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Ohio State’s lock-down secondary and relentless front-seven made their Big Ten dreams a reality

Let’s take a look at the defensive film from the Buckeyes’ win in the Big Ten title game.

Big Ten Championship - Ohio State v Wisconsin Photo by Joe Robbins/Getty Images

For the second time in four years, the Ohio State Buckeyes are the official champions of the Big Ten. A previously undefeated Wisconsin squad refused to quit, but gutsy performances on both sides of the ball from the Buckeyes got the job done.

Some notes:

  • The key to stopping the Badgers offense is to eliminate their ground game and force the team’s underwhelming passing attack to make plays down the field. The Buckeyes were able to do just that, holding Wisconsin to 60 rushing yards on 32 carries. The Badgers longest run of the evening was just seven yards.
  • Ohio State’s cornerbacks — especially Denzel Ward — played great for the majority of the game, but the Badgers were able to generate some offense through some clever play-action and misdirection, that often resulted in a successful screen or pass to a running back in the flat.
  • The Buckeyes managed to once again control the line of scrimmage and create turnovers. Alex Hornibrook threw two interceptions and was sacked three times, one each from Tyquan Lewis, Nick Bosa, and Jerome Baker.

The close six-point victory is more a fault of the offense than the defense, as Wisconsin benefited from a pick-six and later turned J.T. Barrett’s second interception into a touchdown as well. Ultimately, the Badgers couldn’t drive the field on the Big Ten’s best defense when it mattered most, and the Buckeyes can call themselves champions because of it. Let’s take a look at some of last Saturday’s best-individual performances.

And in the 1st-Round of the 2018 NFL Draft, the ______ select: Denzel Ward

Ward’s rise from freshman-phenom on the kickoff unit, to an overqualified No. 3 corner in a ridiculously good 2016 secondary, to one of the nation’s premiere lock-down corners has been a treat for Buckeye fans. Ward is the rare cornerback that not only isn’t afraid to hit; he relishes in contact.

Of course, it won’t be his hitting that gets his named called early in next April’s draft: It’ll be the game-changing speed and ball skills that allows him to track and make plays on receivers all over the field:

Ward’s early interception thwarted Wisconsin’s best drive of the game, and he came up big on numerous other plays when the Badgers tested him. The deep shots that are normally 50/50 balls for offenses can quickly become 75/25 balls in the wrong direction against Ohio State. While guys like Kendall Sheffield and Damon Arnette proved to be very solid pieces in the secondary, Ward’s alpha-like presence helped push the secondary to great heights after a rough start to the season.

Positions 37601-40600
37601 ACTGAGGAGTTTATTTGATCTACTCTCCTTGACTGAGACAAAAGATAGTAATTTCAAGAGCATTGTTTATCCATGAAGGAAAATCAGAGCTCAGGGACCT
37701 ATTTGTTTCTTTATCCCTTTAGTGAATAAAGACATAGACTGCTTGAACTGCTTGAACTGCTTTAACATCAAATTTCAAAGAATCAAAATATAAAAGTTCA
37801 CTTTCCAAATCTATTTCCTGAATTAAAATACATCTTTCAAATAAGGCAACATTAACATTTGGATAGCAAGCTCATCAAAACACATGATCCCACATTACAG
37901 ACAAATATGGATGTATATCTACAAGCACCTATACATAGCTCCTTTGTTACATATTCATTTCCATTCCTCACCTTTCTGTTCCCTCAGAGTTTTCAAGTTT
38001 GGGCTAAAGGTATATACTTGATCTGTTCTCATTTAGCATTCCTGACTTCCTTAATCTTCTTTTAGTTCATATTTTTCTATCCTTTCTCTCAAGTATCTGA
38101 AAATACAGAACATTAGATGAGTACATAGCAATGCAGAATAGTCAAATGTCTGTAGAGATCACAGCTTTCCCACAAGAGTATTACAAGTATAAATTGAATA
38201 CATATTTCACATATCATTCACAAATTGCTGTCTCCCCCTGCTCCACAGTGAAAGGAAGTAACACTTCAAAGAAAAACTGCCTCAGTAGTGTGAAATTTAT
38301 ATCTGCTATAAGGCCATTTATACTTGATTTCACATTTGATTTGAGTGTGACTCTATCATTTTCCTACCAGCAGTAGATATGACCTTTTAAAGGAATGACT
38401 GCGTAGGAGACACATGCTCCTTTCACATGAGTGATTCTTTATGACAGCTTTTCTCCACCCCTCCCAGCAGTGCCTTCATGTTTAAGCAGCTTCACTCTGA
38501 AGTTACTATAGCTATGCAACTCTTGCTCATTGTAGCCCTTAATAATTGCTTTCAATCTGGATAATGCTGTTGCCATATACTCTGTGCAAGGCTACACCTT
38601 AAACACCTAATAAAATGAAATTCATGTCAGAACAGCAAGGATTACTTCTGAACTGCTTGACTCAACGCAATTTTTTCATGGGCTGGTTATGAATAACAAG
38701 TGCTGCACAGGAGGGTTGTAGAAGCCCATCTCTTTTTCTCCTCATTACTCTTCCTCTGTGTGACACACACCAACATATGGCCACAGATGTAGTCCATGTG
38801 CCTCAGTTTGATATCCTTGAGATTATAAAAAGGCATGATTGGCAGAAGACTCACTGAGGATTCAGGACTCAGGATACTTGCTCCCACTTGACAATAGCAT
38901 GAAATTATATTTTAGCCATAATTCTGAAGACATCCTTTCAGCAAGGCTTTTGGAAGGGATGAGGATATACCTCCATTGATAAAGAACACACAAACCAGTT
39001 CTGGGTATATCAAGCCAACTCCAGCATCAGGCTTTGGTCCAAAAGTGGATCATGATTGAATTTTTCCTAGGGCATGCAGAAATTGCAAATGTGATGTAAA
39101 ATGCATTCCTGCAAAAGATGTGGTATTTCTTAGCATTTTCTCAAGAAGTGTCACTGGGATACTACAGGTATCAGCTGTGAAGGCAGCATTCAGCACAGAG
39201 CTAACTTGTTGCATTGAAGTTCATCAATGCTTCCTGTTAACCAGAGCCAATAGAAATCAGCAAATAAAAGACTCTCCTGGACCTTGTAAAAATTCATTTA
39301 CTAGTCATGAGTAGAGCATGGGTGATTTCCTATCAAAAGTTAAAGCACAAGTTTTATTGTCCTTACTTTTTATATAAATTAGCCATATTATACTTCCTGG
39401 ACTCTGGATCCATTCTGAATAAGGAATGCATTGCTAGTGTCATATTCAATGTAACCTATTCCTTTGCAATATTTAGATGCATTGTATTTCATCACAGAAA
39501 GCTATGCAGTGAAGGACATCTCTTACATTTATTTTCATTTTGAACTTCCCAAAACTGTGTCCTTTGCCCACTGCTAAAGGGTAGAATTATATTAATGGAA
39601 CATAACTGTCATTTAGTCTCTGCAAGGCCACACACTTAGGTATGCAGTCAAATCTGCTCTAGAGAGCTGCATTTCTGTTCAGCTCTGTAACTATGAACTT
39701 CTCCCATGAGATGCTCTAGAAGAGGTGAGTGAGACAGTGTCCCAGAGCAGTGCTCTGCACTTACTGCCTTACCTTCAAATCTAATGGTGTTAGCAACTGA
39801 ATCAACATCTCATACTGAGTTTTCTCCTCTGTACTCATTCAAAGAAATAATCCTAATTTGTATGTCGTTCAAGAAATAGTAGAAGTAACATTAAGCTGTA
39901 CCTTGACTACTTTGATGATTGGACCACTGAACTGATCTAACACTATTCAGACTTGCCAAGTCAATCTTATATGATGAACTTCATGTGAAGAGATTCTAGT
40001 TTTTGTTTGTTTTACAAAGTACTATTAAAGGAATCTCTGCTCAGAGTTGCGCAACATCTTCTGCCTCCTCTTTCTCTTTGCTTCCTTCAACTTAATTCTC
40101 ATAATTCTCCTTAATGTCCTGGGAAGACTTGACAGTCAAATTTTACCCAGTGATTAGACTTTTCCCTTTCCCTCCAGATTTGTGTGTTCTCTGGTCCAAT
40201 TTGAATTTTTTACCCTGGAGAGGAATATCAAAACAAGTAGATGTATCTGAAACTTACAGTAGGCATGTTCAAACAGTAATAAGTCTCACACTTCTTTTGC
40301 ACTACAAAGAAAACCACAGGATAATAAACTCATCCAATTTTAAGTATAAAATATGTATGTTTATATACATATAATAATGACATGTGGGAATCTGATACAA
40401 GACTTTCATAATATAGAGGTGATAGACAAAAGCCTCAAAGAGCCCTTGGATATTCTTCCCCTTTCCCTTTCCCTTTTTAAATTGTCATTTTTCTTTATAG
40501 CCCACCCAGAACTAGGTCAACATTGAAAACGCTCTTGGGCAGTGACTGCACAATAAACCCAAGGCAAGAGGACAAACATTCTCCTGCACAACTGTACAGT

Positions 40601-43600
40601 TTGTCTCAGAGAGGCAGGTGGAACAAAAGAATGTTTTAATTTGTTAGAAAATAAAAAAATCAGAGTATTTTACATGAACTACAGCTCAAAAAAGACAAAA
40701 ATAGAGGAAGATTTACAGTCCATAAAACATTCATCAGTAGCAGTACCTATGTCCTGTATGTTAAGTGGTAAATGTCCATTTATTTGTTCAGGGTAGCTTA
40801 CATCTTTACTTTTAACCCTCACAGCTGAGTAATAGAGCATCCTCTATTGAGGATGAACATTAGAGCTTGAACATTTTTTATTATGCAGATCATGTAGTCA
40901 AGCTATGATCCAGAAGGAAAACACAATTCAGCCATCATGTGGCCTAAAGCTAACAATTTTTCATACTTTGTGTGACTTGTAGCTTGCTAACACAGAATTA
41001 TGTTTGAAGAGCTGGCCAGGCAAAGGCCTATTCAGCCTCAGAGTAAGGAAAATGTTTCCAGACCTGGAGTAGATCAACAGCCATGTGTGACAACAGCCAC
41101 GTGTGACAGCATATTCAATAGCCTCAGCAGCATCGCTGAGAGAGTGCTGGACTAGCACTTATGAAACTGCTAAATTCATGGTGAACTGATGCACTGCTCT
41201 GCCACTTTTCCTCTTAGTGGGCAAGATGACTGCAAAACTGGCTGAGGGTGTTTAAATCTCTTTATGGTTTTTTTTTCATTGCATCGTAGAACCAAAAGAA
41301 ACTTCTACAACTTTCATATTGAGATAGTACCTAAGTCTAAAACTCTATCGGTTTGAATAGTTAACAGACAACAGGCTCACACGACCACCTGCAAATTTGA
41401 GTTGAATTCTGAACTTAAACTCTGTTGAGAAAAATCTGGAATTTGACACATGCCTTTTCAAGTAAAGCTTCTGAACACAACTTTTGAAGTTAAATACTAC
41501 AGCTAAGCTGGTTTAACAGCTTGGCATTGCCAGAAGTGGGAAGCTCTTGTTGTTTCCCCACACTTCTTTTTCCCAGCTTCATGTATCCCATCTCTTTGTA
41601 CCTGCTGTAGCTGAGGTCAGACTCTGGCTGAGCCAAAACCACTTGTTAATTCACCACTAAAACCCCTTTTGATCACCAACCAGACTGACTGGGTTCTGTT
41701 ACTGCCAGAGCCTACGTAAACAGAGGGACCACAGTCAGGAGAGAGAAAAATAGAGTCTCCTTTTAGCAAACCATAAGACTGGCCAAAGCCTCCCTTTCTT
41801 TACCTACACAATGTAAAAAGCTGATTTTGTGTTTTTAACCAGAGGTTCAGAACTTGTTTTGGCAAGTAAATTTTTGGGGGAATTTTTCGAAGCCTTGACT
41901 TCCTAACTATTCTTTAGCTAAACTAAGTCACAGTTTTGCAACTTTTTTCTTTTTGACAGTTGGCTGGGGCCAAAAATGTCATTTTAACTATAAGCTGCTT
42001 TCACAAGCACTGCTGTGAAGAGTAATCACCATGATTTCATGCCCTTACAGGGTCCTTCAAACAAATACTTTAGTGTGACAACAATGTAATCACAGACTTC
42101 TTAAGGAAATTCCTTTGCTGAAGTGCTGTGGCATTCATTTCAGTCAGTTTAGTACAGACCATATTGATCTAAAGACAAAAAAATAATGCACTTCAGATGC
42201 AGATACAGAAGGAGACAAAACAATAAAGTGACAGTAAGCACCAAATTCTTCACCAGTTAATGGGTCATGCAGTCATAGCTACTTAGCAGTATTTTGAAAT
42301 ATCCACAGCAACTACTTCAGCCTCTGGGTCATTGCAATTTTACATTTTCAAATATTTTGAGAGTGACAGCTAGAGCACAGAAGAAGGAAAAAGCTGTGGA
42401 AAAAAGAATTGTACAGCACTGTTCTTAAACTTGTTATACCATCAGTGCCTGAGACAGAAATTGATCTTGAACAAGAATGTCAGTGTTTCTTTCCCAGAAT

Nick Bosa is going to be back next year!

Somehow, the game-wrecker that wears No. 97 on Saturdays is just a Sophomore and will thus be gracing Columbus with his presence for another season. Through 13 games Bosa has racked up seven sacks and countless pressures against the best tackles the Big Ten has had to offer. Saturday night was no different, as he proved to be a problem against both the run and pass for 60 minutes:

Bosa will be the Buckeyes’ unquestioned leader next year on the defensive line with multiple starters leaving for the draft, but that role won’t necessarily be anything new for him. He’s emerged as the shiniest star in a front seven full of them, and Bosa will look to dispose of Sam Darnold on his way to what will be an incredibly-hyped Junior campaign.

Jerome Baker’s ability on the gridiron is limitless

Ohio State vs. Wisconsin exposed one major disadvantage most teams run into when facing the Buckeyes: Speed. Most teams can field wide receivers, cornerbacks, and running backs with sub-4.5 second 40-yard dashes, but only blue-chip programs like the Buckeyes, Alabama, and Clemson seem to be able to consistently churn out speed demons inside their front seven. Baker is a prime example of this type of player:

Hornibrook will probably never be confused for a spread-option quarterback, but Baker has been able to eliminate the quarterback spy for the majority of his tenure at middle linebacker. His ability to sniff out screens was also on display Saturday night in the biggest of moments. The Buckeyes’ linebackers certainly had their fair share of issues earlier in the season, but they played as large a role as anybody in completely eliminating the best rushing attacks the Big Ten had to offer. Baker led the way against the Badgers with a team-high 16 tackles including 12 solo stops.


It wasn’t quite 59-0, but walking away from Indianapolis with a Big Ten title should be relished nonetheless. The Buckeyes entered the season knowing they needed to create more explosive plays on offense while continuing to breed lock-down defenses. The sounds an awful lot like the unit that just took down the 12-0 Badgers.

The final: 27-21, Ohio State

Defensive player of the game: Jerome Baker (16 tackles, 12 solo, 2 TFL, 1 sack)

Defensive play of the game: Denzel Ward interception stops early-Badgers threat..

Next Victim: The University of Southern California. Keep it classy, Columbus.